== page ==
Using Performance Standards To Report National and State Assessment Data: Are the Reports Understandable and How Can They Be ImprovedReport as inadecuate




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Considerable evidence suggests that policy-makers, educators, the media, and the public do not understand national and state test results. The problems appear to be two-fold: the scales on which scores are reported seem confusing, and the report forms themselves are often too complex for the intended audiences. This paper addresses two topics. The first is to make test-score reporting scales more meaningful for policymakers, educators, and the media. Of particular importance in work on the National Assessment of Educational Progress (NAEP) was the use of performance standards in score reporting. The second topic is the actual report forms that are used to communicate results. Results from a recent interview study with 60 participants using the Executive Summary of the 1992 NAEP Mathematics Assessment were used to highlight problems in score reporting and to suggest guidelines for improvement. The burden is on the reporting agency to ensure that reporting scales are meaningful and that reported scales are valid for the recommended uses. (Contains 3 tables, 4 figures, and 21 references.) (Author/SLD)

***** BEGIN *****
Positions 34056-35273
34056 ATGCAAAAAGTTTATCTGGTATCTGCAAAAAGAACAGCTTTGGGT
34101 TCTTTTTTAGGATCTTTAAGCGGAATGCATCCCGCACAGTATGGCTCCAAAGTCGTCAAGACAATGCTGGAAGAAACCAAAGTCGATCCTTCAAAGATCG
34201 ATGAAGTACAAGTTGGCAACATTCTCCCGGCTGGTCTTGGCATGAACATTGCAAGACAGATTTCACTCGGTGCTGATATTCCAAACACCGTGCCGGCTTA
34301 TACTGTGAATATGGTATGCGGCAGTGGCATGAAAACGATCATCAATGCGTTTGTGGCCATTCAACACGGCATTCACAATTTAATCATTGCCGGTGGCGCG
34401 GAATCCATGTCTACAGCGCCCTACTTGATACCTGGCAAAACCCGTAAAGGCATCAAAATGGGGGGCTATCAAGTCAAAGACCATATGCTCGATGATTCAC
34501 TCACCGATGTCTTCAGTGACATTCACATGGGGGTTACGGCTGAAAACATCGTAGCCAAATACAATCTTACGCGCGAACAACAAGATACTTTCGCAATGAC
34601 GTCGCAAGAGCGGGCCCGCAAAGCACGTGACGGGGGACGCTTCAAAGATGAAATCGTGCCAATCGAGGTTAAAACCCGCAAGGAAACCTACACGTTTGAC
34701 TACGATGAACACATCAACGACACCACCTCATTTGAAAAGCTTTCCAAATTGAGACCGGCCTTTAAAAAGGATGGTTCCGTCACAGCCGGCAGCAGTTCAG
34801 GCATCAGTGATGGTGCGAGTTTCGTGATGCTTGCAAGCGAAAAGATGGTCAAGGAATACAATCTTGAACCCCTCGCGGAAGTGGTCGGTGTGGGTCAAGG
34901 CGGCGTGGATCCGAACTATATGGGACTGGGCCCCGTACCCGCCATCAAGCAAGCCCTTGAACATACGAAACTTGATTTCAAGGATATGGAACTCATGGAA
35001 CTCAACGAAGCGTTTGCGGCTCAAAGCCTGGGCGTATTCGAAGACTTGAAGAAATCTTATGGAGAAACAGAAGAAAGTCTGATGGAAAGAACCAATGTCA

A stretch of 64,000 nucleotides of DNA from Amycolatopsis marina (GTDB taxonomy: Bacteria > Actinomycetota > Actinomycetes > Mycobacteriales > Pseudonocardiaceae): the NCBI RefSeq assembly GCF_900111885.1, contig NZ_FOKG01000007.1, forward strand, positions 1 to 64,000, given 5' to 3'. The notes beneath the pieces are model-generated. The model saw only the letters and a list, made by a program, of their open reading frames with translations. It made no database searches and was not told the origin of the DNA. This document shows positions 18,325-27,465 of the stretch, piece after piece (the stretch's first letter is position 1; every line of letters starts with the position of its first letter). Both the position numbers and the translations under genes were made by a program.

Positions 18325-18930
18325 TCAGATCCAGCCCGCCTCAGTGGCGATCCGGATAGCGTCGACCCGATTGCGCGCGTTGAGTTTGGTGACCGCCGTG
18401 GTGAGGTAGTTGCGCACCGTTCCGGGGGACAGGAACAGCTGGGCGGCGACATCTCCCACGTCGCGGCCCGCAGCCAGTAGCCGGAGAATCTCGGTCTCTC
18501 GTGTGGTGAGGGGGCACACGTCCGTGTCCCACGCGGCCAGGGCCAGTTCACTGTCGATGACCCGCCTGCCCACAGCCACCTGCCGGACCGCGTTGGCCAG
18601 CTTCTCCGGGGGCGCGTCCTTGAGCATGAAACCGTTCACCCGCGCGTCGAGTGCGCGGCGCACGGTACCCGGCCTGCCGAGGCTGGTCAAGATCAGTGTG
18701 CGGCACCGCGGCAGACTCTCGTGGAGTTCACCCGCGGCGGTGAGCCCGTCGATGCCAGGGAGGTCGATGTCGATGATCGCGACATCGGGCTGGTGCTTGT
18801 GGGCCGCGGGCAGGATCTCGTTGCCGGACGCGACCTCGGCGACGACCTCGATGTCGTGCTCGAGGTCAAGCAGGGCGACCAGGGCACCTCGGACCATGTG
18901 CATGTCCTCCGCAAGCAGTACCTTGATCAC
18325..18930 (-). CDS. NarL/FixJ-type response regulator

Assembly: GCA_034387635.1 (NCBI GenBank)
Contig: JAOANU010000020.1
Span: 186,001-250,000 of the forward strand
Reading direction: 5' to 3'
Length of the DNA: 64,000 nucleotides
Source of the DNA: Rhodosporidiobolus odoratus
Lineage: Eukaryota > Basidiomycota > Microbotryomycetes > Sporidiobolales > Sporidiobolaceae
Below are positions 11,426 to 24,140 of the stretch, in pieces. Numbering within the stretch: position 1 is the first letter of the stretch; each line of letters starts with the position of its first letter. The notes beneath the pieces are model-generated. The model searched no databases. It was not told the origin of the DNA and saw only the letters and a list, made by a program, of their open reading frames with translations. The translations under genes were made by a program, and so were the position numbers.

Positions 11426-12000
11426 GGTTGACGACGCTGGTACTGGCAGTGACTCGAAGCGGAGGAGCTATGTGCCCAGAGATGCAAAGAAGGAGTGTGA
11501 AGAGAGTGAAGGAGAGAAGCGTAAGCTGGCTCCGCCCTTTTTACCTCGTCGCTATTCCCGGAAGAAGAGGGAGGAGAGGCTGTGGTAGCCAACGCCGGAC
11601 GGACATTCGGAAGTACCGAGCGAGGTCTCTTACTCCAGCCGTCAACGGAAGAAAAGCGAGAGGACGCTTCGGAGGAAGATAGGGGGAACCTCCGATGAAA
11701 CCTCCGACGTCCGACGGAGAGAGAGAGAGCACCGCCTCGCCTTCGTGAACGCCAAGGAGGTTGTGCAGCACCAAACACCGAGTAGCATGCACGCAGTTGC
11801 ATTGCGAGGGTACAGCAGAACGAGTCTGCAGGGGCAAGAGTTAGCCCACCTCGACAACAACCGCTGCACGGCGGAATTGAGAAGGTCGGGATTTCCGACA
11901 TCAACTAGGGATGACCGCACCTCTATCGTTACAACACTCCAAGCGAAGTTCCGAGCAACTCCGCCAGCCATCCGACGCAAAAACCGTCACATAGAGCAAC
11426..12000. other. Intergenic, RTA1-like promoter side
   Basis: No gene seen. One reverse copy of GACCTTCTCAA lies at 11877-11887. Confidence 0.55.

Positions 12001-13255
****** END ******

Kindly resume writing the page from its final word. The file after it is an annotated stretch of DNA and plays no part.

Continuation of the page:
Descriptors: Educational Assessment, Elementary Secondary Education, Evaluation Utilization, Performance, Performance Based Assessment, Policy Formation, Research Reports, Scaling, Scores, Standard Setting (Scoring), Standards, State Programs, Test Results, Testing Programs











Author: Hambleton, Ronald K.; Slater, Sharon

Source: https://eric.ed.gov/?q=a&ft=on&ff1=dtySince_1992&pg=12479&id=ED390910







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